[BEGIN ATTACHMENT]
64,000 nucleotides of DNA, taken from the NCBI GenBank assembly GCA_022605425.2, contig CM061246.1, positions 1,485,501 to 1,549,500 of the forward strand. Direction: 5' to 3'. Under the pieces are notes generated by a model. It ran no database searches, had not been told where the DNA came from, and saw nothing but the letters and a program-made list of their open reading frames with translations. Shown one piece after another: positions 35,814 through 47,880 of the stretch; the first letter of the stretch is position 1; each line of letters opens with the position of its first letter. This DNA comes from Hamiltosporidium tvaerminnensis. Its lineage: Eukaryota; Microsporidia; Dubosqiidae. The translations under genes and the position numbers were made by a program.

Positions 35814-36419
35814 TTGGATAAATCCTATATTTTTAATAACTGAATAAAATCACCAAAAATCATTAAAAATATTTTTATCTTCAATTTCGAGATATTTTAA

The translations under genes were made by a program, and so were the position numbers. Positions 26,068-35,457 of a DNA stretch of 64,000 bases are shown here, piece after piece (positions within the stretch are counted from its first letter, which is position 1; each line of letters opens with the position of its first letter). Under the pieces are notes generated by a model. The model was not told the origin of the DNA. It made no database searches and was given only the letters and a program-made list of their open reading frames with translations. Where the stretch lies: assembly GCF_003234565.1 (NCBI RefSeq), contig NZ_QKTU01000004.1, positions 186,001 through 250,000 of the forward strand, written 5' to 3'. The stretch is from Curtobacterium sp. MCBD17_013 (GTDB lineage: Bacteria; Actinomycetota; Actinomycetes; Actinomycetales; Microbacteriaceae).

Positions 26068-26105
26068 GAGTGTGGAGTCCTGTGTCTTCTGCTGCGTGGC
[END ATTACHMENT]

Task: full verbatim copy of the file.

64,000 nucleotides of DNA, taken from the NCBI GenBank assembly GCA_022605425.2, contig CM061246.1, positions 1,485,501 to 1,549,500 of the forward strand. Direction: 5' to 3'. Under the pieces are notes generated by a model. It ran no database searches, had not been told where the DNA came from, and saw nothing but the letters and a program-made list of their open reading frames with translations. Shown one piece after another: positions 35,814 through 47,880 of the stretch; the first letter of the stretch is position 1; each line of letters opens with the position of its first letter. This DNA comes from Hamiltosporidium tvaerminnensis. Its lineage: Eukaryota; Microsporidia; Dubosqiidae. The translations under genes and the position numbers were made by a program.

Positions 35814-36419
35814 TTGGATAAATCCTATATTTTTAATAACTGAATAAAATCACCAAAAATCATTAAAAATATTTTTATCTTCAATTTCGAGATATTTTAA

The translations under genes were made by a program, and so were the position numbers. Positions 26,068-35,457 of a DNA stretch of 64,000 bases are shown here, piece after piece (positions within the stretch are counted from its first letter, which is position 1; each line of letters opens with the position of its first letter). Under the pieces are notes generated by a model. The model was not told the origin of the DNA. It made no database searches and was given only the letters and a program-made list of their open reading frames with translations. Where the stretch lies: assembly GCF_003234565.1 (NCBI RefSeq), contig NZ_QKTU01000004.1, positions 186,001 through 250,000 of the forward strand, written 5' to 3'. The stretch is from Curtobacterium sp. MCBD17_013 (GTDB lineage: Bacteria; Actinomycetota; Actinomycetes; Actinomycetales; Microbacteriaceae).

Positions 26068-26105
26068 GAGTGTGGAGTCCTGTGTCTTCTGCTGCGTGGC